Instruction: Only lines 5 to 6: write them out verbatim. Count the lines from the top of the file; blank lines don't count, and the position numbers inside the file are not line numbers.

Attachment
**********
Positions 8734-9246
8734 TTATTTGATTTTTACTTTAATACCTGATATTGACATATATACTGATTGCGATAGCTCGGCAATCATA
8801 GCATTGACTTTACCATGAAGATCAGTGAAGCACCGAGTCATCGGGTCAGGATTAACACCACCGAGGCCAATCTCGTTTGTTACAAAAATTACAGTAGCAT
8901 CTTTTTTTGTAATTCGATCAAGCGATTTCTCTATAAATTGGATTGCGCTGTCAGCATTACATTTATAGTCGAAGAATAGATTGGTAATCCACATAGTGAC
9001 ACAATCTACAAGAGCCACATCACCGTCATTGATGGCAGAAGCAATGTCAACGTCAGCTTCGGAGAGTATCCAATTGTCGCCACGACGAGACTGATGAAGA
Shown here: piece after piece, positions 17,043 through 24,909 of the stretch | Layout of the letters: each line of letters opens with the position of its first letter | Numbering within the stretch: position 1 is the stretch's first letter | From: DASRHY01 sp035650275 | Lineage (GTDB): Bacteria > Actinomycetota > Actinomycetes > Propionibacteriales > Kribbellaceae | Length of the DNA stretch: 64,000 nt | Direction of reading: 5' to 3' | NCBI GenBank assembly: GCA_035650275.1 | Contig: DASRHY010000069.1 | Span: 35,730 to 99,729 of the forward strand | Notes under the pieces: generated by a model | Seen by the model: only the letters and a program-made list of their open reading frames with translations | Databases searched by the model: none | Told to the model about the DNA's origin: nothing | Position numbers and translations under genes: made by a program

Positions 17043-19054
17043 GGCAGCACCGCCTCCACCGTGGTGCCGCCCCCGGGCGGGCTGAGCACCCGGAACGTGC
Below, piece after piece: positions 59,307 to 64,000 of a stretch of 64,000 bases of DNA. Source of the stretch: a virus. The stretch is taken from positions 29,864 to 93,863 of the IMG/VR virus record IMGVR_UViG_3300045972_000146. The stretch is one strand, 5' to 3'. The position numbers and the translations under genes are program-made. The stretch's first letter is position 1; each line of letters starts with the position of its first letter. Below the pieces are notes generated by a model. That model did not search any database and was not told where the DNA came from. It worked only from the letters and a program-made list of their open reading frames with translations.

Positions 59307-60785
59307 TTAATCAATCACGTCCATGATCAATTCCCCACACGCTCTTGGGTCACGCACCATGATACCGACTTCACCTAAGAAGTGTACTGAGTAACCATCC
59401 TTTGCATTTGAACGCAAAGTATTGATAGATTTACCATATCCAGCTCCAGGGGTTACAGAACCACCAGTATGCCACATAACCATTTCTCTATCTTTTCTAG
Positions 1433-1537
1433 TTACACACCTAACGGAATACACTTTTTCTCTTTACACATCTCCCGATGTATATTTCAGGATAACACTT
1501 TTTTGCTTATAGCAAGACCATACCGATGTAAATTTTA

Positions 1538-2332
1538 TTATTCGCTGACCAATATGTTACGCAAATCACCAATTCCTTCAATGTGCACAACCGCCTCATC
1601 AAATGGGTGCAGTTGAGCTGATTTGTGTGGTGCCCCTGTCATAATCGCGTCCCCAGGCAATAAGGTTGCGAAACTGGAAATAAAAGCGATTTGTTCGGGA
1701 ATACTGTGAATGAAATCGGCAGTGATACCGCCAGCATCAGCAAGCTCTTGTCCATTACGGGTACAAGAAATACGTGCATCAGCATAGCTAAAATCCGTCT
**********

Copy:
9001 ACAATCTACAAGAGCCACATCACCGTCATTGATGGCAGAAGCAATGTCAACGTCAGCTTCGGAGAGTATCCAATTGTCGCCACGACGAGACTGATGAAGA
Shown here: piece after piece, positions 17,043 through 24,909 of the stretch | Layout of the letters: each line of letters opens with the position of its first letter | Numbering within the stretch: position 1 is the stretch's first letter | From: DASRHY01 sp035650275 | Lineage (GTDB): Bacteria > Actinomycetota > Actinomycetes > Propionibacteriales > Kribbellaceae | Length of the DNA stretch: 64,000 nt | Direction of reading: 5' to 3' | NCBI GenBank assembly: GCA_035650275.1 | Contig: DASRHY010000069.1 | Span: 35,730 to 99,729 of the forward strand | Notes under the pieces: generated by a model | Seen by the model: only the letters and a program-made list of their open reading frames with translations | Databases searched by the model: none | Told to the model about the DNA's origin: nothing | Position numbers and translations under genes: made by a program